To fully assess this, let’s go back to the Champions League and Premier League winning sides of 2018/19 and 2019/20.

Those teams had a very set front three, and one of the best attacks football has ever seen – Sadio Mané on the left, Roberto Firmino as the false nine, and the one that remains, Salah, on the right. The three of them were not only an incredible attacking unit, they were also extremely durable, rarely ever getting injured. That meant Klopp had little to no attacking depth on his bench, turning to Divock Origi to make the difference, alongside Xherdan Shaqiri’s fun spell at the club.

The two mentioned – Origi and Shaqiri – have some iconic moments for the club. The Switzerland international scored the two goals in a 3-1 win against Manchester United that saw Jose Mourinho sacked at Old Trafford and provided the cross for Gini Wijnaldum’s header that night at Anfield against Barcelona. The Belgian has many more, from scoring the goal that secured number six in Madrid to reacting first to the ball bouncing off the bar against Everton.

Yet, these weren’t consistent players. They weren’t players that Klopp felt he could rely on to start games regularly. Which was fine, because the starting three were, as mentioned, both incredible and durable.

'Liverpool 2.0' is different. There appears to be a preferred front three of Luis Díaz, Darwin Núñez and Salah – but that’s not as clear as it has been.

The only real signed and sealed starter in the attack is the Egyptian, who has played 79.8% of minutes this season. The next highest is Díaz (57.6%) and Núñez (57.1%) – a considerable drop off. We then have Cody Gakpo (47.4%), Diogo Jota (44.6%) and Ben Doak (8.8%).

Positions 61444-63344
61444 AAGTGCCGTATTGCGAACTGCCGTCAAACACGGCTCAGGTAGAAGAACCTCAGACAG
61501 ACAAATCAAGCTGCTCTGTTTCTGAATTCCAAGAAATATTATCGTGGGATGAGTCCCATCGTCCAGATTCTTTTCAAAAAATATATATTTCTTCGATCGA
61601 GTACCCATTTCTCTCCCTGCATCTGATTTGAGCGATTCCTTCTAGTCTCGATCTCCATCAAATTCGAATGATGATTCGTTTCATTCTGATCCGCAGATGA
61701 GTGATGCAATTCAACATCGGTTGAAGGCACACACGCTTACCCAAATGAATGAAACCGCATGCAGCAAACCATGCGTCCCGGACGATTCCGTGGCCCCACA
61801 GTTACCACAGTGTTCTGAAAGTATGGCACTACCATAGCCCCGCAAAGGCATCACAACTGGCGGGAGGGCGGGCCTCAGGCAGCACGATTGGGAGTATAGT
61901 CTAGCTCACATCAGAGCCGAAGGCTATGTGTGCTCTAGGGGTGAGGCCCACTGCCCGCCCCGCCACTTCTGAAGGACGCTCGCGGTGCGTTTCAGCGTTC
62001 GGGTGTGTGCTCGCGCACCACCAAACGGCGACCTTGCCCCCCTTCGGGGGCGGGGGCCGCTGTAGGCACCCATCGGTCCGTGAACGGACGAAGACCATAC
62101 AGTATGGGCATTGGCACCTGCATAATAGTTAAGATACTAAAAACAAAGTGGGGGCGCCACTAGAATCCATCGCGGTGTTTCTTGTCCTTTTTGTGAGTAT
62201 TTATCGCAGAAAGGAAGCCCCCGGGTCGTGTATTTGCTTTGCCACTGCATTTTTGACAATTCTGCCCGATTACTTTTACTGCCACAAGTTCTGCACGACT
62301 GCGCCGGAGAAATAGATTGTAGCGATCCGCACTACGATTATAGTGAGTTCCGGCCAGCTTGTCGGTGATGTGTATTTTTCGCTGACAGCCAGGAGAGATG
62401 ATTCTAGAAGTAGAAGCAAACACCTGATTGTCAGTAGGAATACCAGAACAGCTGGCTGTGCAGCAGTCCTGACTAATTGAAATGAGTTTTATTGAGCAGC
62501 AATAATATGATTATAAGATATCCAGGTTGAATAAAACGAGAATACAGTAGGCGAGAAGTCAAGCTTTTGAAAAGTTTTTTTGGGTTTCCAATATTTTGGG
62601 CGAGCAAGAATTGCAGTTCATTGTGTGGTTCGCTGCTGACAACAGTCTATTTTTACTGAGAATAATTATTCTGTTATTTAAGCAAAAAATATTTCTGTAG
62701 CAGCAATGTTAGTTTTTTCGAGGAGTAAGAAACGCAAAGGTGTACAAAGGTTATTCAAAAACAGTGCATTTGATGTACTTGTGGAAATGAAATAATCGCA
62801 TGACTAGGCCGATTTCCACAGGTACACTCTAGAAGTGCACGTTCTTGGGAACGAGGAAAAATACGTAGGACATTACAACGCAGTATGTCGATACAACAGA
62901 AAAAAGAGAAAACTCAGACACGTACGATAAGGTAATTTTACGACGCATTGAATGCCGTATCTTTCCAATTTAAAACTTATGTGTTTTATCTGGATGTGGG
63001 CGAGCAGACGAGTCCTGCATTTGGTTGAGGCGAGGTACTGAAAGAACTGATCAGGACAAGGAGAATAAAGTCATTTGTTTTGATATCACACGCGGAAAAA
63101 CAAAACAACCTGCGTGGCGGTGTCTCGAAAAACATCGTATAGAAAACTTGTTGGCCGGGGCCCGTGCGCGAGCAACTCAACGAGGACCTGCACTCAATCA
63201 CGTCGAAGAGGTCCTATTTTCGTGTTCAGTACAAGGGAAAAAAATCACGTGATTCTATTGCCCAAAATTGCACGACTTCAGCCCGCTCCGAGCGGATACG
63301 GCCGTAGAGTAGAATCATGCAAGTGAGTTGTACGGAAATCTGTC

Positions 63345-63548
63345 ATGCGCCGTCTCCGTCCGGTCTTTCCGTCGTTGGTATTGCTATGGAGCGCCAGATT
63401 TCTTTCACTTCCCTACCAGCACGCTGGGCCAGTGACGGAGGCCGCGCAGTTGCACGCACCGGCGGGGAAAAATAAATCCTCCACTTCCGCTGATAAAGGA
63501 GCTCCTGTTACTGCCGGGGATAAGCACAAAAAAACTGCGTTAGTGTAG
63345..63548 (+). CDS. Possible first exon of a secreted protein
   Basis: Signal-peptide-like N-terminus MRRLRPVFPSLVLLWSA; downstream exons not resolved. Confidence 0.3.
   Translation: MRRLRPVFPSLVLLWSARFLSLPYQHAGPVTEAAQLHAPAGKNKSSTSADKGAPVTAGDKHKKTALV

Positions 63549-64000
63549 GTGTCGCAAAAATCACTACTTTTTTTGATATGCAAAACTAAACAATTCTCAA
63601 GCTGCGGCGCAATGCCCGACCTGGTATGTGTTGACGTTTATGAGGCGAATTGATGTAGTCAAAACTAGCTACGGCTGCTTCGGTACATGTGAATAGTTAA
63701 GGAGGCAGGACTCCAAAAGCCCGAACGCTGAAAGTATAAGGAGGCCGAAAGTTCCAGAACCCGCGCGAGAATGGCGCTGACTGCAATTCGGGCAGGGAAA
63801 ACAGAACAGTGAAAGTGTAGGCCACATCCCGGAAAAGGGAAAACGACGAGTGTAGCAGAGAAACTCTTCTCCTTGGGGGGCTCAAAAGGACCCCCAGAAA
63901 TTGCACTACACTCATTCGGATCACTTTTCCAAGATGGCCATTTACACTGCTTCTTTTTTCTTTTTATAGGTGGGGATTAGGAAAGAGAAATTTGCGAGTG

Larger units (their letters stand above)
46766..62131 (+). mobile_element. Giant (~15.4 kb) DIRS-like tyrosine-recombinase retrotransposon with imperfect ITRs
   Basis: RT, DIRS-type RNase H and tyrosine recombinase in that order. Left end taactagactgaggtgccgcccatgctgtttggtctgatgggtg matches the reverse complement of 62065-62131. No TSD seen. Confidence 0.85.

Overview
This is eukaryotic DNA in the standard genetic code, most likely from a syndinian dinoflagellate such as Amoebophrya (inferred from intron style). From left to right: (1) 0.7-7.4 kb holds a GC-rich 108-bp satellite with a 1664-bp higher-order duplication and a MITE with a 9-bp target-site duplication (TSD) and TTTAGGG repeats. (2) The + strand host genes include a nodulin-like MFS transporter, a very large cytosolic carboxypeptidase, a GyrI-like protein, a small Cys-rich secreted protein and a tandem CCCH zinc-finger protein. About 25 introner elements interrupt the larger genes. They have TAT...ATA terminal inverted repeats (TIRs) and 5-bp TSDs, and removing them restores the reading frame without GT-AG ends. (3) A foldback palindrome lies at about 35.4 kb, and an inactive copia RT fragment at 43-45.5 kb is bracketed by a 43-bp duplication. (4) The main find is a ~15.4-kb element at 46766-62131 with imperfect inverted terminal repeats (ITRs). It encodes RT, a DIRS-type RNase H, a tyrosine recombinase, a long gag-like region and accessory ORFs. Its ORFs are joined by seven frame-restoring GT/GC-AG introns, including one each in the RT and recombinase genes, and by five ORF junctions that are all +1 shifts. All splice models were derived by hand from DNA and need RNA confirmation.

If we compare this to the title winning season of 2019/20, Salah (81.1%), Firmino (79.6%) and Mané (76.8%) had considerably more game time than Origi (27.1%).

While it’s hard to find fault in a side that was so incredible, there is some luck to their success. If one of that magnificent front three went down, the club didn’t have the depth to deal with it (apart from Origi and Shaqiri coming alive that night at Anfield against Barcelona).

Divock Origi, ProShots

Things are different now.

Liverpool have options off the bench, and it’s been incredibly beneficial this season in a number of ways. The first – and the most important – is that it has been a difference maker in the league. Klopp’s side aren’t without their flaws, and with more points won from losing positions this season than any other side in the league, they have been able to make changes to swing games.